Festival's director says two-year deal will open new avenues for authors and expand debate and discussion
The Guardian is going into partnership with the Edinburgh International Book Festival, sponsoring the two-week event – the biggest of its kind in the world – in a new deal organisers hope will open up new avenues for debate and discussion around books, it was announced today.The two-year sponsorship deal will enable the festival's audiences to review books and discuss events on the Guardian's website, while readers of the Guardian, the Observer and guardian.co.uk/books will also be able to read and interact with coverage of the festival's literary workshops and debates.
Running this year from 13 to 29 August, in the past, the festival has hosted authors including JK Rowling, Seamus Heaney, Martin Amis, Muriel Spark, Alan Bennett and Harold Pinter, often featuring future prize-winners before they gain international acclaim. This year's programme will be announced on 16 June.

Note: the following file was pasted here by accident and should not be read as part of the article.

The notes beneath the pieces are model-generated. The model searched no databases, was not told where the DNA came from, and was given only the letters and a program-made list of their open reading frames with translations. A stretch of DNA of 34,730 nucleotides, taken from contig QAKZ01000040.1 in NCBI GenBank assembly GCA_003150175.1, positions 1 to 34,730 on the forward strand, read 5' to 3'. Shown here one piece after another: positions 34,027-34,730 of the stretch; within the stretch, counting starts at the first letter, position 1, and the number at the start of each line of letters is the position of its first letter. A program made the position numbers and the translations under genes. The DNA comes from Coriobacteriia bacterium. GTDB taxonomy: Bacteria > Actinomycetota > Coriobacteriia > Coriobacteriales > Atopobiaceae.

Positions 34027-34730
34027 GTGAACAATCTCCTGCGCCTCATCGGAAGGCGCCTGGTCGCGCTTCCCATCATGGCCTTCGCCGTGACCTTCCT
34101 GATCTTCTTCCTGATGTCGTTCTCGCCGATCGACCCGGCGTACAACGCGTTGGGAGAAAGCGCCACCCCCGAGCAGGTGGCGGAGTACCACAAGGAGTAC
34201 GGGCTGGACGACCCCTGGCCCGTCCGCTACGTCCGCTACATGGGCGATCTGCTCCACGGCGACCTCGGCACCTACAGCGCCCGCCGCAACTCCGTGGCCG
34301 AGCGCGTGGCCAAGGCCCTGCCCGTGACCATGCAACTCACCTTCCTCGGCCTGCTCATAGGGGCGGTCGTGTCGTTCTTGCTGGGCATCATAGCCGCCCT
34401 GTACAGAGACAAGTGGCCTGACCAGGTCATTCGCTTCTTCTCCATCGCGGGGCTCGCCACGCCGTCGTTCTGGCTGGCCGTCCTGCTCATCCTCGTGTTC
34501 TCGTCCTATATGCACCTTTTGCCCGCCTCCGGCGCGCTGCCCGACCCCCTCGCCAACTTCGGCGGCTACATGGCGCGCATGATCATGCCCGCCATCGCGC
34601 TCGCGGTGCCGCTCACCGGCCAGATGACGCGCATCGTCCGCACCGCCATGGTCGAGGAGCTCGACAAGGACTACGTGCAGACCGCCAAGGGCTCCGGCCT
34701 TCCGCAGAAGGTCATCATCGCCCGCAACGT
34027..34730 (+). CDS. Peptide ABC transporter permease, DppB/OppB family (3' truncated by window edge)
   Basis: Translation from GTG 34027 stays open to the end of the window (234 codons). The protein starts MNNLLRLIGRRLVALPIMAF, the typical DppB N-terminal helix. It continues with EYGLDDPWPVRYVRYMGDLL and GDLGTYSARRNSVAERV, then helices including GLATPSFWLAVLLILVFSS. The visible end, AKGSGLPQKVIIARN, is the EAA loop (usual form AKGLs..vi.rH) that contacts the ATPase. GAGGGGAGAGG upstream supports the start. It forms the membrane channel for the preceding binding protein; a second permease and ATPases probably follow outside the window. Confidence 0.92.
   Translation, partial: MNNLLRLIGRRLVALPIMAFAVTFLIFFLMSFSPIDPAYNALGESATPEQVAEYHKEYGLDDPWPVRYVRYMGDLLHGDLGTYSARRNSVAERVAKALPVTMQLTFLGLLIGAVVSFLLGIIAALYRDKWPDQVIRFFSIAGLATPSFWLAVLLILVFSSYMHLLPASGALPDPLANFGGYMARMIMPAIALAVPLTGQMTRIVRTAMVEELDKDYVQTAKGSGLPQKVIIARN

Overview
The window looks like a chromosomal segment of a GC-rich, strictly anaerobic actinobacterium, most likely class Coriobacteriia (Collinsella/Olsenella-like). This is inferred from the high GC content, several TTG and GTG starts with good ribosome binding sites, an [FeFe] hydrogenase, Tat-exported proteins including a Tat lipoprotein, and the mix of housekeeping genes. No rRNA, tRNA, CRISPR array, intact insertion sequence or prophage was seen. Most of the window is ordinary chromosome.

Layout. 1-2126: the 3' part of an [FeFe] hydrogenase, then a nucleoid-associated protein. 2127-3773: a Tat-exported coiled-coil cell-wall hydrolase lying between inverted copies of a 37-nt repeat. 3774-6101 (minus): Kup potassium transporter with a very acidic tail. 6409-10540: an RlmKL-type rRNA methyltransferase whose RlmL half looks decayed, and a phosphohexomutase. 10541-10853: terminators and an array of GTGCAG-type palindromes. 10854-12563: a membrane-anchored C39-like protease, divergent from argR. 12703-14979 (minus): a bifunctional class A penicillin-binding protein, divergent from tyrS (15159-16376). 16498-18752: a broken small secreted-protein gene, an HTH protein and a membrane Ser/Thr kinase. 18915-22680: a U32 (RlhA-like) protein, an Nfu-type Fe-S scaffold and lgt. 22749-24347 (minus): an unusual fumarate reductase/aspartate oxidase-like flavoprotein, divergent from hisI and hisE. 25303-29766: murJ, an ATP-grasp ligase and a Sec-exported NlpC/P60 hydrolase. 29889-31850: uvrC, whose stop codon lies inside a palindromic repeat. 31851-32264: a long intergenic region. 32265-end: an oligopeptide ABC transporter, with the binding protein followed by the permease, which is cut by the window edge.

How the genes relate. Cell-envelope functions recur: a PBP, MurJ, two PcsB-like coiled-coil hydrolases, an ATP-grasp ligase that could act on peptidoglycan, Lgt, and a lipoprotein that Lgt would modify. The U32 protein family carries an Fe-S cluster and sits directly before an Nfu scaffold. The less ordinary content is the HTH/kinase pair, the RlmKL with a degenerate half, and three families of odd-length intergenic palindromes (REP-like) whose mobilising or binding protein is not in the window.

"The Edinburgh International Book Festival's annual programme features some of the world's most exciting writers and thinkers and is second to none for adults and children," said Claire Armitstead, Guardian News & Media books editor. "The festival's ambitions chime with that of our recently expanded literary coverage, where people who love books are at the heart of what we do."
Nick Barley, director of the Book Festival, said that the new media partnership with Guardian News & Media would "open up new avenues for authors and new outlets for the debate and discussion which is the lifeblood of the book festival", as well as "extending our reach and introducing our programme to a new audience around the UK and around the world".
The Edinburgh International Book Festival, founded in 1983, attracted 200,000 visitors to its home in Charlotte Square Gardens last year, with 870 authors, playwrights, poets, politicians, journalists and thinkers from 49 countries appearing at events.